Akin I see nothing wrong with the discussions call it arguments in here in light of the title "defensive reflex". Each comment has proven Jeremy right as you have seen, Nigerians are prone to misunderstand the simplest things, no matter how positive and I still believe Diana Abbott would not and has not attacked us in the way presented by the press.

Lets try to see the positive side of things. But I dont blame those who are unable to see the +ve side, its not their fault, its the years of military abuse and psychological damage, which damage has made paranoid our people. To the extent, when they are being helped, they misunderstand and start playing the race card.

Jeremy is doing a good job.

Jeremy 2:51 pm  
This comment has been removed by a blog administrator.
Jeremy 4:32 pm  

Kemi you are naughty. But you are still my friend..

grace,  5:34 pm  

Kemi's right. Though the mud slinging was funny. I agree with the posters who say it was wrong for the MP to write an article like that. She makes good points, but it comes across as juvenile.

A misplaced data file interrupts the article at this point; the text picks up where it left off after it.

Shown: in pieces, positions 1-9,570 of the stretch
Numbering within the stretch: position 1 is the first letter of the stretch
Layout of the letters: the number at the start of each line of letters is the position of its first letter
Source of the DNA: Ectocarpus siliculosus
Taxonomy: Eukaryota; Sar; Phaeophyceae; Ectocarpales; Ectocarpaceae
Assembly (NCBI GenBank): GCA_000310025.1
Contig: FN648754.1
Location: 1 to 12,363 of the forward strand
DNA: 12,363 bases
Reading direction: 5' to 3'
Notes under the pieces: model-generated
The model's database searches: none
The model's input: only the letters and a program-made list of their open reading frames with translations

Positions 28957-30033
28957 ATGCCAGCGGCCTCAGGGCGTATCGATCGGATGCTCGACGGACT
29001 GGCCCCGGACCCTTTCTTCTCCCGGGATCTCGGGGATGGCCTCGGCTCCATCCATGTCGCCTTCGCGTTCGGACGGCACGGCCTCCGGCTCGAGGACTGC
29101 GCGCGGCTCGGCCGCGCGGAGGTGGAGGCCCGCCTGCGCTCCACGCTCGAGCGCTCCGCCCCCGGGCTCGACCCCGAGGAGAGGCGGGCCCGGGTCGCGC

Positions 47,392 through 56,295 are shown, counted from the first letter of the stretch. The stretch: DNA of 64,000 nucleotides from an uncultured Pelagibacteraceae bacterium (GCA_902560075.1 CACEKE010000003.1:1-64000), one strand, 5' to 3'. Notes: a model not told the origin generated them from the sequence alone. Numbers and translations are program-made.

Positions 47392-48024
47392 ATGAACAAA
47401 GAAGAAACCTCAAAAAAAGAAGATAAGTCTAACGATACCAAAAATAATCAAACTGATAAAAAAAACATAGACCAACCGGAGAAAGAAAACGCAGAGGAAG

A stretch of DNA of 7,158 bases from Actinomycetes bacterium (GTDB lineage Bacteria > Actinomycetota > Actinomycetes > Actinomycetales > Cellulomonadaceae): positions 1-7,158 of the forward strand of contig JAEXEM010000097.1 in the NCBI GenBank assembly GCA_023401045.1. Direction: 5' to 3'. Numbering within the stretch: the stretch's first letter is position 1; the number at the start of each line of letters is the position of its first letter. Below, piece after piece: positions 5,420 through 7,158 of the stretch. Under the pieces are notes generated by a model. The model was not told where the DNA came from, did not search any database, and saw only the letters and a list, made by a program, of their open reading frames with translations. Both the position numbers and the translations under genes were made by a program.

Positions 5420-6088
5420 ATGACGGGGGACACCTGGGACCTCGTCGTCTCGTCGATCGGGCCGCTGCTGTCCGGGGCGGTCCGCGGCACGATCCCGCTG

j 7:38 pm  
This comment has been removed by a blog administrator.
j 7:43 pm  

To those, who think Dr. Abbott was or is wrong, acknowledging the truth is the first step to eliminating our problem. In fact, Check this out:!

To those, who think naijablog is anti Nigeria, you are very wrong and I think you should check this out! .

Naijablog Sannu da aiki!!!

Anonymous,  10:10 am  

just found your blog - great.

Kemi, you are sounding a bit toxic. Take a chill pill. Some of what you have to say is interesting, but your last post completely off the mark.

Chill out girl.

babalawo 8:01 pm  

na real wa for kemi

Anonymous,  12:16 pm  

Jeremy, I hope you have learnt (or relearnt - for the umpteenth time) an important lesson from this: THE NIGERIANS ARE NOT TO BE CRITICISED - and certainly not by someone of lesser intellectual standing/all-right moral uprighteousness i.e. someone who is not Nigerian.
CHEEKY SIDE COMMENT #1 (or 2, who's counting?): just imagine what someone like Kemi could do for the UK and the world if she was in Diane Abbott's shoes.....think outside the box guys!...... Sorry Kemi!